GUEST EDITORIAL Needed= research support The time has come for the federal government, particularly the U S . Environmental Protection Agency, to establish an effective program for the support of basic environmental research. I am aware that in this era of Proposition 13isrtz one is ill advised to promote any new programs, but a partial reallocation of resources is needed at the very minimum. I f my observations are accurate, EPA and other agencies are spending precious little of their vast budgets on fundamental environmental research, and I contend that the result is w a s t e . . . waste because protocols are established before analytical schemes or models are appropriately tested; waste because criteria are promulgated without adequate scientific bases; waste due to research done too hastily; waste because attractive alternative methods have to be shunted aside because of the sanctity of work plans and report deadlines. Of course, I am not blind to the fact that many of EPA’s policies are the result of Congressional dictates. Nor am I proposing that EPA assume the responsibility for the support of all basic research related to environmental phenomena. Clearly, NSF, USGS, and other agencies also have a responsibility in this area. Equally clear, however, is the need for these agencies to coordinate their programs and, more to the point, for Congress to recognize the need for a well-coordinated fundamental program in environmental research.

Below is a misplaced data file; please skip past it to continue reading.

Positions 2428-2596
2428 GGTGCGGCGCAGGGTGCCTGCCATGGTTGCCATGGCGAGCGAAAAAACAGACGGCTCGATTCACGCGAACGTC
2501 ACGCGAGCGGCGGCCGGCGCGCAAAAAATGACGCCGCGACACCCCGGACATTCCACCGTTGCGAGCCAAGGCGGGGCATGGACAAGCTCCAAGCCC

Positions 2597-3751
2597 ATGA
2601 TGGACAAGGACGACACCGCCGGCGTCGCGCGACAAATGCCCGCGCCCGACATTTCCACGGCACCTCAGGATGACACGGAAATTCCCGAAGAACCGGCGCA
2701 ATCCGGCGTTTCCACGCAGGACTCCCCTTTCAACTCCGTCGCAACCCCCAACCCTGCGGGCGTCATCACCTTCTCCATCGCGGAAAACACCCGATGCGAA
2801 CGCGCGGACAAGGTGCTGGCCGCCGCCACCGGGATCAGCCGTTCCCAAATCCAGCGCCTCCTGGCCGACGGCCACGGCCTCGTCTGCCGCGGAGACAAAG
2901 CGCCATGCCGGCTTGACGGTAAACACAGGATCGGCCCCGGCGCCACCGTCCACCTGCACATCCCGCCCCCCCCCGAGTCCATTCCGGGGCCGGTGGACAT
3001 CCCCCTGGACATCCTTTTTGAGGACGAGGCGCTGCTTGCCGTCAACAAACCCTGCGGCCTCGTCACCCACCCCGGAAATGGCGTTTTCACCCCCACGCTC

Indeed, many hoped that EPA had recognized this nced when the center of excellence program was announced. While this program certainly has merit, what is needed more is broad-based support for the scientific community in areas that have long-term promiseand in some cases, no apparent promise at all--for the solution of environmental questions. In a broader sense, what is needed is for the Congress to recognize that research-basic research-is fundamental to the health of our economic system as well as for the preservation of man’s natural habitat. Research properly planned and executed is a good investment of public money. Let us hope that Congress iind EPA will continue to evaluate its importance and place basic research at a higher priority position in the federal budget.
Dr. William H. Glaze is Professor of Chemistry at North Texas State Uniuerrrty i n Denton, Tex., and former Director of the Institute of Applied Sciences.
Volume 13, Number 9, September 1979